I DON'T WANT to write about this. Not about my special place. Not about the place where we went long ago for our fifth anniversary with our baby - our first - whom we took along because he was too new for us to leave for very long. In those days the Coventry Forge Inn had no rooms to stay in, just a restaurant said to be the finest in Pennsylvania, or farther if you cared to take a bold stand in such matters.

Over the twelve years that followed that encounter, memories became crowded and blurred, but I always remembered the rack of lamb, even if I no longer knew what I remembered about it. I also recalled a glassed-in porch, an effusive welcome, and a waitress who insisted on holding the baby while we ate because the dinner was too good to warrant an interruption.

While I don't pretend it was purposely sent to us, I received an indirect message this spring, when somebody happened to mention that the Coventry Forge Inn now had rooms to rent. And our anniversary was coming.

It takes two and a half hours and 250 years to get to the Coventry Forge Inn from here. The oldest part of the building dates from 1717, a small log house to which was later added stone. Forty years later it became an inn for a while, then, after being used for a hundred years or so as a private home, it became a restaurant again in 1954.

Outside its village of Coventryville, life went on. In fact, one might say that life changed a great deal. But in Coventryville the changes aren't much noticed. Oh, some houses were built, and the town added a structure to house the Franklin Cornet Band wagon. Mr. Franklin invented a stove and tested it in what is now the inn. Methodism hit the town in a big way, and in 1862 the Coventryville United Methodist Church kind of took over the landscape.But then things settled down and went along without much change that the eye could see. Except for a gas station, a classic Fifties gas station.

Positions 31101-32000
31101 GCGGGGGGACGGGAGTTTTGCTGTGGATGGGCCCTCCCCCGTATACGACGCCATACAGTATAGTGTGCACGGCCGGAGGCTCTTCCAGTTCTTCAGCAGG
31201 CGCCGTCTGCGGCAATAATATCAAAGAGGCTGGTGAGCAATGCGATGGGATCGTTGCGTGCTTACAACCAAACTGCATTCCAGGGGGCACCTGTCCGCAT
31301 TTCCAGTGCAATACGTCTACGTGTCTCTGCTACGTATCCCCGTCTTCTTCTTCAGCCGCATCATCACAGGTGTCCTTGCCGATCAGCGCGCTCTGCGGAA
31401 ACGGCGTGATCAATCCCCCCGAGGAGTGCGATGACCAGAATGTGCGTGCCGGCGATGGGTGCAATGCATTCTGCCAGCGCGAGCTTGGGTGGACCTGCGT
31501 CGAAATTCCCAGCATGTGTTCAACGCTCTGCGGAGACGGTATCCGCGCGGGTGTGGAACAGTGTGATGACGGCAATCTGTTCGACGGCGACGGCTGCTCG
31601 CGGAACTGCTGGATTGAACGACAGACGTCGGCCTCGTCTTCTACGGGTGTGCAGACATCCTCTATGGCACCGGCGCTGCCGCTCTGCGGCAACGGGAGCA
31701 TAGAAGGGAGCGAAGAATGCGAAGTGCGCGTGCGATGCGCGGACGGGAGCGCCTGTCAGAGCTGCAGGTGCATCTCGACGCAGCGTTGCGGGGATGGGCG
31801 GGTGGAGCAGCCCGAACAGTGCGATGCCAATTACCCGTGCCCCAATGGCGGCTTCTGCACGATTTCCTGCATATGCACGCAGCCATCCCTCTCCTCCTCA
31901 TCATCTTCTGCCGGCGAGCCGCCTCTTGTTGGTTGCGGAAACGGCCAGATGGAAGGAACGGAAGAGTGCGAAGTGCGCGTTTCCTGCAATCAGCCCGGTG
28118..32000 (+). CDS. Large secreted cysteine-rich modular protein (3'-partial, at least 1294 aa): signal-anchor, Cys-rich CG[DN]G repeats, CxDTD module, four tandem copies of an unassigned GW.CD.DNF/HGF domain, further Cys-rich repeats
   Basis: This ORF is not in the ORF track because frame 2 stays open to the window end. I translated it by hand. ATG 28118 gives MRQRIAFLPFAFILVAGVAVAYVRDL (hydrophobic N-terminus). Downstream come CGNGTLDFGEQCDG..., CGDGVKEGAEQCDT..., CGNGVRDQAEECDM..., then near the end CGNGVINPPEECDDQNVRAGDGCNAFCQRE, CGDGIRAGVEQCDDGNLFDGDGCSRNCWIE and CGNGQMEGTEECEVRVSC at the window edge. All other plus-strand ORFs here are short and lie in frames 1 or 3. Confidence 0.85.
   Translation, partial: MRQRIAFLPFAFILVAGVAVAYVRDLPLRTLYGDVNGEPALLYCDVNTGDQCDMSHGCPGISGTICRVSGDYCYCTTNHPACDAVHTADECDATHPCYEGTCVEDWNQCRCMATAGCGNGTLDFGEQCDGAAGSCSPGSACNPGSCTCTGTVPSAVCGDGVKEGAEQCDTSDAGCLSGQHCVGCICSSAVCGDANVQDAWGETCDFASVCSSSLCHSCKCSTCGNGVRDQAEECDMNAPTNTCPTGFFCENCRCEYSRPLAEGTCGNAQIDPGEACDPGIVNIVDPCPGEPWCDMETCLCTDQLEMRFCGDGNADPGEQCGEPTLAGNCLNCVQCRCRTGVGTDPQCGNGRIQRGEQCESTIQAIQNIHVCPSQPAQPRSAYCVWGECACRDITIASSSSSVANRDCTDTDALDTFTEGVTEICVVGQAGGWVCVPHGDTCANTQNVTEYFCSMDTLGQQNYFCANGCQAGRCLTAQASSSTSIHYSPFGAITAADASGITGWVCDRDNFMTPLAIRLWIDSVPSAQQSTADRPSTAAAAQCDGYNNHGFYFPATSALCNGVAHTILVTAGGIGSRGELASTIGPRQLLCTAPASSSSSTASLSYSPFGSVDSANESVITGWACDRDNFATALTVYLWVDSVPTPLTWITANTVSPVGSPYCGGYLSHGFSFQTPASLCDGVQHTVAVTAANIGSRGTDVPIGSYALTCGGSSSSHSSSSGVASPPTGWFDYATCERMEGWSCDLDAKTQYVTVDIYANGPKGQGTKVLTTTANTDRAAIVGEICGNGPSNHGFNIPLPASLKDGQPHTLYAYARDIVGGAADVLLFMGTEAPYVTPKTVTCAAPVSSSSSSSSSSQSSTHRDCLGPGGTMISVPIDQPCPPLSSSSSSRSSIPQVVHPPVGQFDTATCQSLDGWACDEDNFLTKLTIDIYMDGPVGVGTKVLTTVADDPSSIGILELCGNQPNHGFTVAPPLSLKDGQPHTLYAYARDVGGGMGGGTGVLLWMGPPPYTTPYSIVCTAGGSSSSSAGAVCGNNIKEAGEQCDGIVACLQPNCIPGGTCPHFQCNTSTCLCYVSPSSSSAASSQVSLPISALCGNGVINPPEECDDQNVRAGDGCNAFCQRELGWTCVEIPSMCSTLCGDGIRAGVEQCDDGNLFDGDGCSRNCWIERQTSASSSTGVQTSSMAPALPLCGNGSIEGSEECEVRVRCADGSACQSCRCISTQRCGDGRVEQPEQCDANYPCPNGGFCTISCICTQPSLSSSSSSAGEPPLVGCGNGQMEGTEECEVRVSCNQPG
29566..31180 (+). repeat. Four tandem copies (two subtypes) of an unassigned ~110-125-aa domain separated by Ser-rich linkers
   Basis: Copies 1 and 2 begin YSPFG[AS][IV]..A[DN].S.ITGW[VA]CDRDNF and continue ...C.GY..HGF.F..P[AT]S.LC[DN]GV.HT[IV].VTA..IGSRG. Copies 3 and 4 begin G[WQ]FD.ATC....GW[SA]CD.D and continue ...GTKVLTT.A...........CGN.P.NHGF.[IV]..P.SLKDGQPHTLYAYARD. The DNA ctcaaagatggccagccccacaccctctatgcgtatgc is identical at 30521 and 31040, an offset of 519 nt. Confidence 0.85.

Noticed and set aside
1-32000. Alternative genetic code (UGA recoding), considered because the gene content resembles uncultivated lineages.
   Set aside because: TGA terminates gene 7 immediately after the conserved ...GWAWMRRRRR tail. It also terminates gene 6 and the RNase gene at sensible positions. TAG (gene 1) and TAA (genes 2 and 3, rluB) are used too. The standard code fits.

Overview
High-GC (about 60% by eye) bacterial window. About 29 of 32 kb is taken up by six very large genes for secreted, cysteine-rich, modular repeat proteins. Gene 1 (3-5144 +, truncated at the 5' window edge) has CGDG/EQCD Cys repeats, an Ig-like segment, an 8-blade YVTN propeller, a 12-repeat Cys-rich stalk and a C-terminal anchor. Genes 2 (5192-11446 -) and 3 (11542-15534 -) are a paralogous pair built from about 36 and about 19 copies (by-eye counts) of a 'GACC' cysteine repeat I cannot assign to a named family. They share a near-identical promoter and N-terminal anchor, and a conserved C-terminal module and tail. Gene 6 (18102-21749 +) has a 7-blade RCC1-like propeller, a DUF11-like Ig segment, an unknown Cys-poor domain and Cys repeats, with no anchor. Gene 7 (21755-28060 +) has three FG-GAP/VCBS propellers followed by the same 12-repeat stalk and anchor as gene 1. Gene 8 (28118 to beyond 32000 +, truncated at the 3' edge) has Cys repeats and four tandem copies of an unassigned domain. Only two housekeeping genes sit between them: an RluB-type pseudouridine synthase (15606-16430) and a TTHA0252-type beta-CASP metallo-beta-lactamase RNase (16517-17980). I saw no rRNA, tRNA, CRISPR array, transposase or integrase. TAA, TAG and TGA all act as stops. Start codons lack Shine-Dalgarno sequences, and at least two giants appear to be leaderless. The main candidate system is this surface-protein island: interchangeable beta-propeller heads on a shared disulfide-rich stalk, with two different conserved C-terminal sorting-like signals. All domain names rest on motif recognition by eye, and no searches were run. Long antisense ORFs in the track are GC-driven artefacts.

Beyond the crest of the hill, ramblers and split levels have been creeping along the road. But you can't see them down in the village, where the inn sits. On a Saturday night, the parking lot of the restaurant is full: two Cadillacs, a Mercedes, a Continental, Saabs and Citroens and the like. But they belong to people who are in and out in a couple of hours, not neighbors like us who stay overnight.

We stopped across the street where the sign says "antiques," and a young couple lead us through hallway of his photographic portraits to her antiques shop in the basement. They told us about their life a little bit, and we told a bit about ours. They have lived in their pre-Revolutionary house for a couple of years now. Have they eaten at the inn? "No," she answered, "I haven't been invited."

Barely had we walked across the street before a car stopped and the driver signaled us over. She is the president of the historical society had already heard there were visitors. Just wanted to make sure that we stopped by the headquarters to pick up some brochures.

"It's Walley's town," they say in Conventryville E. Wallis Callshan, proprietor of the Conventry Forge Inn and resident since 1937. He sits in his overstuffed office amid cookbooks spilling all over the book-cases and chairs, looking rather more overstuffed than he did twelve years ago. He doesn't talk any more than he has to, but if you persist you will hear that butter isn't what used to be, but they still can get cream to their specifications from a local dairy, and trun it into creme fraiche themselves.They raise their own trout for truite en bleu, and this winter have hopes of a supply of fresh quail and partridge. A neighbor woman grows their herbs and sorrel, another brings tiny green beans and garden lettuce. In August when their peaches can be picked absolutely ripe, they poach them in white wine with almonds.